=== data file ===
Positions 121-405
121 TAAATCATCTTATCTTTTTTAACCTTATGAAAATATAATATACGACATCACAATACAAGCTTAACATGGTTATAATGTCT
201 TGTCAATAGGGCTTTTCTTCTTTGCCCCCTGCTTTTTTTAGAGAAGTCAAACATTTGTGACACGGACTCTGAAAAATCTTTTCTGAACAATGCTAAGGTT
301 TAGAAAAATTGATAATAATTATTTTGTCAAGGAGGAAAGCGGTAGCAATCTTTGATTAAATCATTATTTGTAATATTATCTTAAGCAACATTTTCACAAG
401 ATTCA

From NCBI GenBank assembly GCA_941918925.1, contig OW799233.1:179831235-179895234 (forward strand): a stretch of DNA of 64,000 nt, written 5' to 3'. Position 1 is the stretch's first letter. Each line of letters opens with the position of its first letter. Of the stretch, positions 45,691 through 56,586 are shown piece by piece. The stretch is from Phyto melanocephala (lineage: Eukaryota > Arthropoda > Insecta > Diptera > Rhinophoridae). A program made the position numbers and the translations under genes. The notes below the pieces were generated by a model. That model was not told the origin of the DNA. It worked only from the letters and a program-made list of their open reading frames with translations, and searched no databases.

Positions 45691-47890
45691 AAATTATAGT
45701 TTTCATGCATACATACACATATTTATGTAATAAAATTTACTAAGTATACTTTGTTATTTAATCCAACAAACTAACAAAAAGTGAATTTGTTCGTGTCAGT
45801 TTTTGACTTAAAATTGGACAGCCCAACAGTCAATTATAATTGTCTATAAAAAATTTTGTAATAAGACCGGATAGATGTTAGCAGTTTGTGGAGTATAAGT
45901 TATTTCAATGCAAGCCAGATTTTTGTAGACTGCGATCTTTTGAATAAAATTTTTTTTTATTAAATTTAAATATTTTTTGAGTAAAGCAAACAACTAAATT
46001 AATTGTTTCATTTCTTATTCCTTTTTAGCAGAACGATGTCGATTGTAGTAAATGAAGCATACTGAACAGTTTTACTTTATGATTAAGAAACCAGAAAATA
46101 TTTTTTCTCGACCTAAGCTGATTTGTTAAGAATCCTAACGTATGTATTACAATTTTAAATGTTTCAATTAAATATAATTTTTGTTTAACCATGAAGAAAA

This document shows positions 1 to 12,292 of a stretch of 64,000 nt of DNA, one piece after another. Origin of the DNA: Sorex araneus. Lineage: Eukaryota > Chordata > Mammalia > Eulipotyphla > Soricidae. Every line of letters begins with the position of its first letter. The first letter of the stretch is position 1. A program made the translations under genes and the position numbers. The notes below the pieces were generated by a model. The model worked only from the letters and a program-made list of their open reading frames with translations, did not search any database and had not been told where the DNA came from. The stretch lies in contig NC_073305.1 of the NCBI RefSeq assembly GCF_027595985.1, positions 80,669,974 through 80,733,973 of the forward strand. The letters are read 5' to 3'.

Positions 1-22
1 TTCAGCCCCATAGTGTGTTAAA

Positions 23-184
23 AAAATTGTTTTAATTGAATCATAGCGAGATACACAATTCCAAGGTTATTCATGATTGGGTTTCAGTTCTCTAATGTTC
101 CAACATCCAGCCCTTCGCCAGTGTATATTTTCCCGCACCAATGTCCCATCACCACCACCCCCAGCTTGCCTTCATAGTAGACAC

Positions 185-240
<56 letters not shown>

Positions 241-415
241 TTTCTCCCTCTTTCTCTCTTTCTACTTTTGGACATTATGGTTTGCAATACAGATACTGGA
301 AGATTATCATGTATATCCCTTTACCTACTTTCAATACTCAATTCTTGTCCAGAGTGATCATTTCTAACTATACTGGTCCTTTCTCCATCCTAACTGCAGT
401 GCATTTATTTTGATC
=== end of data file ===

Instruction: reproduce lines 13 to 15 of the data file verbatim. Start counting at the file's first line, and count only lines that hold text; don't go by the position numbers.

46101 TTTTTTCTCGACCTAAGCTGATTTGTTAAGAATCCTAACGTATGTATTACAATTTTAAATGTTTCAATTAAATATAATTTTTGTTTAACCATGAAGAAAA

This document shows positions 1 to 12,292 of a stretch of 64,000 nt of DNA, one piece after another. Origin of the DNA: Sorex araneus. Lineage: Eukaryota > Chordata > Mammalia > Eulipotyphla > Soricidae. Every line of letters begins with the position of its first letter. The first letter of the stretch is position 1. A program made the translations under genes and the position numbers. The notes below the pieces were generated by a model. The model worked only from the letters and a program-made list of their open reading frames with translations, did not search any database and had not been told where the DNA came from. The stretch lies in contig NC_073305.1 of the NCBI RefSeq assembly GCF_027595985.1, positions 80,669,974 through 80,733,973 of the forward strand. The letters are read 5' to 3'.

Positions 1-22